The Moroccan state company OCP has decided to drop defending the detained conflict mineral cargo in South Africa. The Saharawi people thus won a 5 million USD walk-over victory before the trial over phosphate rock ownership even had begun.
Bulk Carrier Cherry Blossom - Image courtesy of Pilot Frans/shipspotting
|On 1 May 2017, the bulk vessel NM Cherry Blossom was detained in Port Elizabeth, on a stop-over to New Zealand. The vessel contained 55.000 tonnes of phosphate rock from occupied Western Sahara.
The UN has concluded that any exploitation of resources in Western Sahara would be illegal if the Saharawi people do not consent to it. Similarly, the Court of Justice of the EU on 21 December 2016 judged that trading with the territory would be illegal without such consent. However, Morocco, illegally occupying parts of Western Sahara since 1975, has kept the exports of Western Sahara phosphate rock. In 2016, Morocco earned over 200 million USD from the rock export from the territory.
The second biggest importing country is New Zealand, where two farmer co-operatives import from the occupied territory.
On 15 June, the High Court in South Africa judged that the case would proceed to a trial. Read the comprehensive judgment of 15 June here. The court concluded that the case would proceed to a trial to conclude on the ownership of the cargo.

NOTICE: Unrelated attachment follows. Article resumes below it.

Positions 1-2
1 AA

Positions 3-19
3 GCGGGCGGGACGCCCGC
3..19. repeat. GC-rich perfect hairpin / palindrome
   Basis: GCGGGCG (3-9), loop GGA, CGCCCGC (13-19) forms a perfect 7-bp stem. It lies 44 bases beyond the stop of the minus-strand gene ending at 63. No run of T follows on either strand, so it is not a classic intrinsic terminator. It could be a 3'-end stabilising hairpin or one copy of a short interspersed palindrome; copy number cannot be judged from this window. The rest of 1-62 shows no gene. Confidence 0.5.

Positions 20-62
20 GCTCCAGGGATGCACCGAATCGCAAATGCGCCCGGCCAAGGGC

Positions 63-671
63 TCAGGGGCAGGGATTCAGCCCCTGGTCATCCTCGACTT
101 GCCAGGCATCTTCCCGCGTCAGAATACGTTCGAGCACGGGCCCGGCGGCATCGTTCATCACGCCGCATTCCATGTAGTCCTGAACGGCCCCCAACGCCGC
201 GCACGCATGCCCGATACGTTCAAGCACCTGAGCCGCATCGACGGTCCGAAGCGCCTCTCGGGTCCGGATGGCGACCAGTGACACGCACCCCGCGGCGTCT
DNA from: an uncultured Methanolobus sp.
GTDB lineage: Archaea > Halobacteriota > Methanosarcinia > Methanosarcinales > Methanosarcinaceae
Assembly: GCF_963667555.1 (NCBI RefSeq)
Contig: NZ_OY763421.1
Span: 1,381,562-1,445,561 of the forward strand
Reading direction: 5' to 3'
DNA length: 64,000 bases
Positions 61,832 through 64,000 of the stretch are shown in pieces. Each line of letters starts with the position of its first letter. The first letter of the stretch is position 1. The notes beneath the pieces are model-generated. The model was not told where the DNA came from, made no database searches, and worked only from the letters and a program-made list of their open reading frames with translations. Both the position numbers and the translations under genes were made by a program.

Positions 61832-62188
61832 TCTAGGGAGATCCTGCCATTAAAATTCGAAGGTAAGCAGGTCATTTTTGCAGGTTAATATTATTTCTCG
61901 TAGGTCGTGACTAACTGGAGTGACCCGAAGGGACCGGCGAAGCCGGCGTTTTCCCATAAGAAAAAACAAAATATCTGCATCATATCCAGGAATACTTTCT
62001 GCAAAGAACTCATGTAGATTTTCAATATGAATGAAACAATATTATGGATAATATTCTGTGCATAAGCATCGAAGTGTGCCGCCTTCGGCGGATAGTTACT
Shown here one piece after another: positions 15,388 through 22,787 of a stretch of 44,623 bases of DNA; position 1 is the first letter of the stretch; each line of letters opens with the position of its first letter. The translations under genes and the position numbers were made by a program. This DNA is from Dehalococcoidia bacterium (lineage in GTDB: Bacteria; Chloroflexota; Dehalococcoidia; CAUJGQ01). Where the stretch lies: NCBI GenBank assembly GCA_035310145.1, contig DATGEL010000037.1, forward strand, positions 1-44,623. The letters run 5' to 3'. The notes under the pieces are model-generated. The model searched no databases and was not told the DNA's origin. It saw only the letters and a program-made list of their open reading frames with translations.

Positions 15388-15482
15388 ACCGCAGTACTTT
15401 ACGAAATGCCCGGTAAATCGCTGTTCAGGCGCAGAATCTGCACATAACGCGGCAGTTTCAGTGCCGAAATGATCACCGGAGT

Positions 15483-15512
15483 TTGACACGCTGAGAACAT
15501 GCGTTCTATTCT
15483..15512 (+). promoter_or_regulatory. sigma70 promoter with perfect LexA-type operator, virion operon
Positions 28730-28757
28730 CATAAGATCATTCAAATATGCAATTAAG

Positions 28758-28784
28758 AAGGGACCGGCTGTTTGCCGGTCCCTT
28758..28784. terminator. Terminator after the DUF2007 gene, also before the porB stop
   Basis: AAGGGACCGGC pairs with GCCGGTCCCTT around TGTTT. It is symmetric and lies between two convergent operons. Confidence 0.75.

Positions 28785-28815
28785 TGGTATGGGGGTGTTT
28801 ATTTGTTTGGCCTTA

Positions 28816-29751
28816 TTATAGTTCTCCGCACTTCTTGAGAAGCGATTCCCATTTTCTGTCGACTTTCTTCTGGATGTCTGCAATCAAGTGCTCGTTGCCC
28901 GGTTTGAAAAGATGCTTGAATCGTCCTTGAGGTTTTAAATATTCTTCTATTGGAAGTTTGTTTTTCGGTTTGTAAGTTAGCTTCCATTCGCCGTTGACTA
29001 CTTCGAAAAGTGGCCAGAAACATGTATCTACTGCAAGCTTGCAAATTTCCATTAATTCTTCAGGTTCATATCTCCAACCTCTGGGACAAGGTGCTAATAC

However, OCP, which had defended its apparent rights to the cargo during the process, on 13 July 2017 declared that it would no longer proceed with the matter. It thus considers the 5 million USD worth of cargo lost. The value equals around 15% of the entire multilateral humanitarian aid donated to the refugees from Western Sahara, which fled following the brutal Moroccan occupation. OCP today issued a text on its exit from the trial.
"The fact that Morocco has stepped down shows how weak cards they hold. Based on development of international law, Morocco has no legal right to exploit the territory it holds under occupation. It surely had no interest in allowing its political arguments be tested by an independent court", stated Davide Contini of Western Sahara Resource Watch.
"It is a remarkable step for the people of the territory, and hopefully this could be a first step of seeing a halt to the dirty exports. No phosphate export should take place from the territory as long as Saharawis are prevented from expressing their consent as required by the International Law. We hope this also sends a signal to the importers in New Zealand and elsewhere. It should source its phosphates from lands which are not stolen", stated Contini.
The large bulk vessel has now been detained for 73 days. Since 1 May, only one vessel of phosphate rock has left occupied Western Sahara, the Common Spirit, which arrived New Zealand this week.
It is not immediately clear to Western Sahara Resource Watch what will now happen to the vessel and the cargo next.
Read more about the court case in our report 'Carriers of Conflict', published 16 June.